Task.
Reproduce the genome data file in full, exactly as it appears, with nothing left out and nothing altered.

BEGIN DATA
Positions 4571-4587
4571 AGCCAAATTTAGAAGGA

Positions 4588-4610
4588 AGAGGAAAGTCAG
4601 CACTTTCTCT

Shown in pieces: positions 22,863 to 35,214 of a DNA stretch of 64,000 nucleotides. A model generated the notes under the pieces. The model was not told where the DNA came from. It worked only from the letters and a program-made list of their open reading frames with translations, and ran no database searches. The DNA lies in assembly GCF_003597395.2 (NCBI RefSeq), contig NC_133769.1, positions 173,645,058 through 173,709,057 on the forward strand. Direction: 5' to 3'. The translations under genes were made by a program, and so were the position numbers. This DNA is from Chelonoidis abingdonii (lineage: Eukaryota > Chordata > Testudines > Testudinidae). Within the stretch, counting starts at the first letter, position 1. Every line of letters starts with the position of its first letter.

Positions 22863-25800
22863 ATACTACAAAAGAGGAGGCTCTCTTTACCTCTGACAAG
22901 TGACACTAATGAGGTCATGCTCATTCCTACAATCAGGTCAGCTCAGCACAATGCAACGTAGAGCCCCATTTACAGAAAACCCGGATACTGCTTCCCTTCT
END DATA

Positions 4571-4587
4571 AGCCAAATTTAGAAGGA

Positions 4588-4610
4588 AGAGGAAAGTCAG
4601 CACTTTCTCT

Shown in pieces: positions 22,863 to 35,214 of a DNA stretch of 64,000 nucleotides. A model generated the notes under the pieces. The model was not told where the DNA came from. It worked only from the letters and a program-made list of their open reading frames with translations, and ran no database searches. The DNA lies in assembly GCF_003597395.2 (NCBI RefSeq), contig NC_133769.1, positions 173,645,058 through 173,709,057 on the forward strand. Direction: 5' to 3'. The translations under genes were made by a program, and so were the position numbers. This DNA is from Chelonoidis abingdonii (lineage: Eukaryota > Chordata > Testudines > Testudinidae). Within the stretch, counting starts at the first letter, position 1. Every line of letters starts with the position of its first letter.

Positions 22863-25800
22863 ATACTACAAAAGAGGAGGCTCTCTTTACCTCTGACAAG
22901 TGACACTAATGAGGTCATGCTCATTCCTACAATCAGGTCAGCTCAGCACAATGCAACGTAGAGCCCCATTTACAGAAAACCCGGATACTGCTTCCCTTCT